POSHAN 2.0 and tackling malnutrition in India

POSHAN 2.0:- The COVID-19 pandemic has worsened the burden of malnutrition, especially among the foremost vulnerable and economically disadvantaged families. The pandemic and therefore the ensuing lockdown have put nearly 115 million children in peril of malnutrition as incomes, food consumption and essential services all come struggling.

Thus, to unravel India’s nutrition crisis, an evidence-based, integrated, and outcome-focused approach is urgently required.

What is malnutrition?

  • Malnutrition refers to deficiencies, excesses, or imbalances during a person’s intake of energy and/or nutrients. The term malnutrition addresses three broad groups of conditions:
    • Under-nutrition: This includes wasting (low weight-for-height), stunting (low height-for-age) and underweight (low weight-for-age);
    • Micronutrient-related malnutrition: This includes micronutrient deficiencies (a lack of important vitamins and minerals) or micronutrient excess; and
    • Overweight, obesity, and diet-related non-communicable diseases (such as heart condition, stroke, diabetes, and a few cancers).

POSHAN & POSHAN 2.0 scheme

About POSHAN & POSHAN 2.0 scheme

POSHAN scheme – Prime Minister’s Overarching Scheme for Holistic Nourishment

  • The government of India had launched the POSHAN Abhiyaan in 2018 to make sure a Malnutrition Free India by 2022.
  • The scheme, by the Ministry of girls and Child Development, aims to scale back stunting, undernutrition, anemia, and reduced low birth weight by 2%, 2%, 3%, and a couple of once a year respectively.

To improve nutritional outcome- POSHAN 2.0 announced in 2021 Budget.

New guidelines of POSHAN 2.0

  • POSHAN scheme focuses on the 1,000 days between a mother’s pregnancy and her child’s second birthday.
  • Prioritizing women and girls, and addressing their nutritional deficiencies through fortification and provision of take-home rations.
  • The introduction of community-based programmes for tackling severe acute malnutrition.
  • The guidelines now place accountability at the district level with nutrition indicators included within the KPIs (key performance indicators) of DN/DC.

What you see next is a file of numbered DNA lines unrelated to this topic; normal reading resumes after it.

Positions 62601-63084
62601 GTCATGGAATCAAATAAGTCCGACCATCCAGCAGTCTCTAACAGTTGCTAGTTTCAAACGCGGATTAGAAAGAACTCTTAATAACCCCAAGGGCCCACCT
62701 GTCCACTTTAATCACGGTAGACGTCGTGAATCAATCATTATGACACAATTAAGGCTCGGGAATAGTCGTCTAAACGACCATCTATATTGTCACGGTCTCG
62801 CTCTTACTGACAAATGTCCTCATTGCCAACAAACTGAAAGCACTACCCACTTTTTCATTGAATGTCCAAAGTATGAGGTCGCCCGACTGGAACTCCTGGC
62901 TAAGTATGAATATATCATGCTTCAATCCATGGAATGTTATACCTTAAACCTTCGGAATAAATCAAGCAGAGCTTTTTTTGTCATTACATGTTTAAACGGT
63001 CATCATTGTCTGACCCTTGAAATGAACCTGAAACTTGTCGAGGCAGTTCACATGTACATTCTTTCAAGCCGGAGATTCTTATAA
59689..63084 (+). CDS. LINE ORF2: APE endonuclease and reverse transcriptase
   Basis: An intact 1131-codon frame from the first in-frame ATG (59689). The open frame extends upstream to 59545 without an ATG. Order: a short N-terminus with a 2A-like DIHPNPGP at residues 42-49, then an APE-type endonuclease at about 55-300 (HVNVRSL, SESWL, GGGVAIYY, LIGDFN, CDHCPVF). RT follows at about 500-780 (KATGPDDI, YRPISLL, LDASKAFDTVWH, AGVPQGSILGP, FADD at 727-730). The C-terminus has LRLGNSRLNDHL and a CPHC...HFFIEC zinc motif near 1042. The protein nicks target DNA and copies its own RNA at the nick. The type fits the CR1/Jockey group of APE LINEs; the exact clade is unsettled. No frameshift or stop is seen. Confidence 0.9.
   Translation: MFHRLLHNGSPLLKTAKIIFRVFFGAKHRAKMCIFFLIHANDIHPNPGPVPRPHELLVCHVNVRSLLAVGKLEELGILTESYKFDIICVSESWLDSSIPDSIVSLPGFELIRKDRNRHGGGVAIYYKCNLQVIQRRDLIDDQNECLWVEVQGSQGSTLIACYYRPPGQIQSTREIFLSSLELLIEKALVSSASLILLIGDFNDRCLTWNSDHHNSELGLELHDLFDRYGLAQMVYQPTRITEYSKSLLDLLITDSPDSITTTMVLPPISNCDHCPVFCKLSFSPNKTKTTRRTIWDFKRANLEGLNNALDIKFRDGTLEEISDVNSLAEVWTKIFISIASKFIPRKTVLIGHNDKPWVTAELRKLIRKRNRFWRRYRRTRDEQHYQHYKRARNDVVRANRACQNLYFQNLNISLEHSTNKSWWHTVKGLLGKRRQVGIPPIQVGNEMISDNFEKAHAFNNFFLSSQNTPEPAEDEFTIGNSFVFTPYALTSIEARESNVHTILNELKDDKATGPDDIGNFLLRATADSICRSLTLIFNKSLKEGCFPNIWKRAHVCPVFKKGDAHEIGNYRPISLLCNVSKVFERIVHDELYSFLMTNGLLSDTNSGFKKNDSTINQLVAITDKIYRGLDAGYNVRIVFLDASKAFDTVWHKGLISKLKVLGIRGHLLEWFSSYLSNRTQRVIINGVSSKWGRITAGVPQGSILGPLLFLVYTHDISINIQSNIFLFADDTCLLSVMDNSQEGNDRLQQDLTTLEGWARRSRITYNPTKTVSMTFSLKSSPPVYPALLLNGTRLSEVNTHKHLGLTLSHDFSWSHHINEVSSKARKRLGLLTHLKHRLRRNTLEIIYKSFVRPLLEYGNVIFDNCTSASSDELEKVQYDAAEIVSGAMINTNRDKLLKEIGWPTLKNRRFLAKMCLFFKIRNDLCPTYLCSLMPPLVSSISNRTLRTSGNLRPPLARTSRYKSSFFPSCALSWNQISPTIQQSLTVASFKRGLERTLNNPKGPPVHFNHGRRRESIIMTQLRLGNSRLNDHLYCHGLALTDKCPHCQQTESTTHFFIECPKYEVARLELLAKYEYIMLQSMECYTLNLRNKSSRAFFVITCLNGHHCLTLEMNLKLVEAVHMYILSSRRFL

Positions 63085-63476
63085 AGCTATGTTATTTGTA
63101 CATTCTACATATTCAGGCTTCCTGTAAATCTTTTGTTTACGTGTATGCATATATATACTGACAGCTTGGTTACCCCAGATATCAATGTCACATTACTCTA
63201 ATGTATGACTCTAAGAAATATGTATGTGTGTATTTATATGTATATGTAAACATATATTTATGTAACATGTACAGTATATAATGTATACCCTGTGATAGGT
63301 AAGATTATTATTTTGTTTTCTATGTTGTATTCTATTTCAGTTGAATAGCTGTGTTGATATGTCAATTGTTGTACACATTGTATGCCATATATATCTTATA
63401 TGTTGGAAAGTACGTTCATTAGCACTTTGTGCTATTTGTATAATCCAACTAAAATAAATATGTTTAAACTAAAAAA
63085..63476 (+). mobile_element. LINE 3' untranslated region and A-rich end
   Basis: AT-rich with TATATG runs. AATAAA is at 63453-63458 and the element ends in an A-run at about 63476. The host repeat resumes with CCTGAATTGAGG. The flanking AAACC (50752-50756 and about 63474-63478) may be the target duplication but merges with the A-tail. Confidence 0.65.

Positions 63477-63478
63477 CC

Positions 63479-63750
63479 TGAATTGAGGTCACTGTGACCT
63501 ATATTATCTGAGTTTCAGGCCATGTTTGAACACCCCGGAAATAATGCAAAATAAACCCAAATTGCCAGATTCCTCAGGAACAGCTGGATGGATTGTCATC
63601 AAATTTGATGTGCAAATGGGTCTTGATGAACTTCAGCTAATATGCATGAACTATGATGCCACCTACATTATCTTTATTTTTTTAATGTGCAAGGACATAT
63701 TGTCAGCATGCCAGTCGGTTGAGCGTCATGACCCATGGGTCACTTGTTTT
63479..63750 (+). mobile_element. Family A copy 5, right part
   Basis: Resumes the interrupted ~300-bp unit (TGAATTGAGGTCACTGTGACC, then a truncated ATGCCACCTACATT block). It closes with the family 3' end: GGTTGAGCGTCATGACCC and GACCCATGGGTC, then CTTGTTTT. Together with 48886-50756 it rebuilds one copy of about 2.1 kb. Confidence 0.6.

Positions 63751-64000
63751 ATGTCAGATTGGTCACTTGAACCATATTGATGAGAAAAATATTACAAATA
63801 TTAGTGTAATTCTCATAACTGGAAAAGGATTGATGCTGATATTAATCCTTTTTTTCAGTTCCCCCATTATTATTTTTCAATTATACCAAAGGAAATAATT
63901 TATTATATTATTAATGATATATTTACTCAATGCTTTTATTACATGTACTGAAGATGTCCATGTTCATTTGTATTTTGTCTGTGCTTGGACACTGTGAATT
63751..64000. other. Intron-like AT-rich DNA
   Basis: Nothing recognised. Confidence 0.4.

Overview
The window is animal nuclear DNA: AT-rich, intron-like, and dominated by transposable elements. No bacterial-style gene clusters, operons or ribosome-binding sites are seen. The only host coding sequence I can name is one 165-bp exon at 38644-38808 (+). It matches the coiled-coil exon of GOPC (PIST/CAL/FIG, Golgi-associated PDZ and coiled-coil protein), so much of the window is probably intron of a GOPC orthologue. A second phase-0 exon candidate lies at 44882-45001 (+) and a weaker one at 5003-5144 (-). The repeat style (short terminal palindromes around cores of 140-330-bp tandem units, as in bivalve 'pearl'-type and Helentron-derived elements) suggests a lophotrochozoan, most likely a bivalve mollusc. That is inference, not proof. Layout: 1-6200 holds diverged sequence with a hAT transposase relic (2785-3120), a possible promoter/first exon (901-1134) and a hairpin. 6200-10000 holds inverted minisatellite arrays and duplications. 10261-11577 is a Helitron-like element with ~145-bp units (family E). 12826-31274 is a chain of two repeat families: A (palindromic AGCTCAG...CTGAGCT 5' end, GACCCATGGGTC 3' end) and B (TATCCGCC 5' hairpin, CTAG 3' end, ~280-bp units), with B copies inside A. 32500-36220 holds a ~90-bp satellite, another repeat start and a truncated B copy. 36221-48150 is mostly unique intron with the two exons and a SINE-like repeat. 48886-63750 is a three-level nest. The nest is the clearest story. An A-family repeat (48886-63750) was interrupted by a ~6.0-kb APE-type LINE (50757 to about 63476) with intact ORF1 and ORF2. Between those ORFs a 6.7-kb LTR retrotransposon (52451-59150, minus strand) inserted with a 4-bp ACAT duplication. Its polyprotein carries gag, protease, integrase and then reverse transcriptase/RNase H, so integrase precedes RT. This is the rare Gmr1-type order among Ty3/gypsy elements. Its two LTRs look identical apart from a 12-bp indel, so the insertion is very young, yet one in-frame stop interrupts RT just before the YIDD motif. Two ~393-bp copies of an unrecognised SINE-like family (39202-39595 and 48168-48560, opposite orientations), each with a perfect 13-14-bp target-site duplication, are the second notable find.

• POSHAN tracker- The Ministry of girls and Child Development has developed a replacement software tool called the Poshan Tracker. The aim is to streamline the availability side of the scheme. this may replace the sooner ICDS CAS, because the info generated by it had been not usable.

Advantages of POSHAN Tracker

  • It will provide a holistic view of distribution and access of nutrition services by Anganwadi centres and AWWs (Anganwadi workers) to eligible groups.
  • The software will ensure real-time updates, enhance transparency and enabling the system to spot last-mile beneficiaries.
  • The tracker carries a module that permits AWWs to spot and supply support to orphaned children [due Covid-19].

Over 2.94 million take-home rations and 1.35 crore hot cooked meals delivered and tracked using the tracker so far.

What else must be done to deal with malnutrition?

Convergent actions, especially agriculture-nutrition convergence and strengthening of demand-side behaviour, can play a pivotal role in helping India tackle malnutrition.

  • Agriculture-nutrition convergence means creating agricultural policies which are supported a nutrition-sensitive approach. For e.g.: incentivizing the assembly of millets in a neighborhood that’s rain-deficient results not only in nutritional well-being but also promotes sustainable agriculture.
  • Empower women farmers – the bulk of India’s smallholder plots are worked upon by women farmers. Government should invest in nutrition-sensitive agricultural programs. this will help women and their communities live healthier and more prosperous lives.

Conclusion

The under-nutrition problem in India can be addressed through scientific innovation, traditional knowledge systems, community participation, digital technologies, and data-driven management.

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